By Jan Jaben-Eilon
story of a family dealing with mental illness, add several doses of realistic
portrayals of people’s emotions and relationships, and add -- a rock concert?
It would seem not to compute, but the Alliance
Theatre’s performance of “Next
to Normal” is simply extraordinary on every level.
Tom Kitt and
Brian Yorkey’s unique and powerful musical first opened on Broadway in 2009. It
won two Tony awards for the score and collected the 2010 Pulitzer Prize, only
the eighth musical ever to accomplish that feat. It’s not surprising. The story
is played out through astonishing song and dance that keeps audiences at the
edge of their seats.
This is the
story of Diana, a suburban mother, whose unfolding mental illness reverberates
through the family. No one is spared. Her husband, Dan, presented by Bob
Gaynor (pictured below with Catherine Porter), lovingly stands with her as she fights for her sanity, hoping against
hope that the family can return to normal.
Natalie, portrayed by Lyndsay Ricketson, suffers typical teenage angst
aggravated by her mother’s gyrating emotions, all the while wondering what is
normal. The puzzling character of son Gabe is persuasively acted by Cary Tedder. Diana is convincingly and excruciatingly played by Catherine Porter,
herself a singer-songwriter, in her Alliance debut. She portrays Diana’s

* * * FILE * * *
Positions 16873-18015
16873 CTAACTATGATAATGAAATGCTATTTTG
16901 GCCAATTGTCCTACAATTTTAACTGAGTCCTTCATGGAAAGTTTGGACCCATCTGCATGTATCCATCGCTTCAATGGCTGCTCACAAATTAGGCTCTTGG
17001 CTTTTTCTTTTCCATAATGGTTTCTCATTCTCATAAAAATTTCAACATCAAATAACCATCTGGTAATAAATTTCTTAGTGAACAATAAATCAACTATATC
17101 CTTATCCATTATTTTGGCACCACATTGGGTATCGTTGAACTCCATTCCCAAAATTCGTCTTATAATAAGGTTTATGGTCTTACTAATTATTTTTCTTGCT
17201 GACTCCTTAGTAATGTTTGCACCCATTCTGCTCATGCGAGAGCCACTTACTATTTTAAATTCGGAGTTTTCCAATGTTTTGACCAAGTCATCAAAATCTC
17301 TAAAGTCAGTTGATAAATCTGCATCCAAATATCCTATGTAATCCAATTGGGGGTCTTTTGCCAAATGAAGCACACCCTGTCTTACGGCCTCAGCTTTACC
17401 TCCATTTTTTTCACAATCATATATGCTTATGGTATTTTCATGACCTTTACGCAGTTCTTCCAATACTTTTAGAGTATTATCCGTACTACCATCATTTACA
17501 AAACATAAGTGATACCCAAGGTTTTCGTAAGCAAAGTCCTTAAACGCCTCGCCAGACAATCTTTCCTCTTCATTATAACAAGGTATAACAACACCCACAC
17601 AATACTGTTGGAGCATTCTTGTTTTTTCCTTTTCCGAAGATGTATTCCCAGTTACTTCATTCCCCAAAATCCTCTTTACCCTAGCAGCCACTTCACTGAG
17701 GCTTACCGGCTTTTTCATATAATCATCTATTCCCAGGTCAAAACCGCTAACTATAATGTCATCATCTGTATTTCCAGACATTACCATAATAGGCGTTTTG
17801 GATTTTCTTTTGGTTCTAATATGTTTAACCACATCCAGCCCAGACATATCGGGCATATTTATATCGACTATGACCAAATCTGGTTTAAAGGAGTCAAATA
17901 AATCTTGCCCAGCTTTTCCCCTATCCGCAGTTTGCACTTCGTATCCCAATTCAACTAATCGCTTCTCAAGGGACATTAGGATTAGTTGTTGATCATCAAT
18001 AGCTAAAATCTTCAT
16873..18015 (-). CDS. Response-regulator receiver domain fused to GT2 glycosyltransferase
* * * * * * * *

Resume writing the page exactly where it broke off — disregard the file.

sobering story in a dramatic voice that seeps with pain and bewilderment. Jordan Craig, who plays the part of Henry (Natalie's boyfriend), Porter, Gaynor and Ricketson are pictured below.
In fact, the depth
and strength of the voices of all the characters carries the story, along with
surprisingly innovative staging and lighting. Different settings pop up as
frequently as Diana’s moods change. Tunes in the songs shift suddenly, with
actors appearing from nowhere, all of which keep the audience guessing.
choreography was provided by Michael Jenkinson who has choreographed and acted
in more than 40 productions. The play was directed by Scott Schwartz.
the central family crisis are the struggles of both the promise and hope of the
young and the regret of unfulfilled promises and dashed hopes among the adults.
Life is so much more complicated and challenging than any of us could imagine
as youth. “Next to Normal” presents these challenges in a sometimes humorous,
sometimes horrific, oftentimes exhausting and always gripping, fashion.
and lyricist Yorkey spent nine years researching and writing the play,
consulting with psychiatrists to capture the authenticity such a story
deserves. They are to be congratulated on their accomplishment, as “Next to
Normal” is now being presented around the world, including Israel, Norway,
Australia and South Korea. The themes of life’s precariousness and the
mysterious ways of relationships are indeed universal, as humans strive to
attain as close to “normal” as possible.
The two-act “Next
to Normal” is on stage at the Alliance Theatre at the Woodruff Center in
Midtown Atlanta through Nov. 11.
Photos by Greg Mooney
Jan Jaben-Eilon, a
journalist, is a guest blogger for the Atlanta Convention & Visitors
Bureau. She was a founding staff
writer of the “Atlanta Business Chronicle.” Since then, she has
been the international editor of “Advertising Age” magazine and has written for such publications
New York Times,” “International Herald Tribune,” “The Jerusalem Report”,
“Washington Journalism Review,” and “Consumer Reports.” Jan and her husband have homes in Atlanta and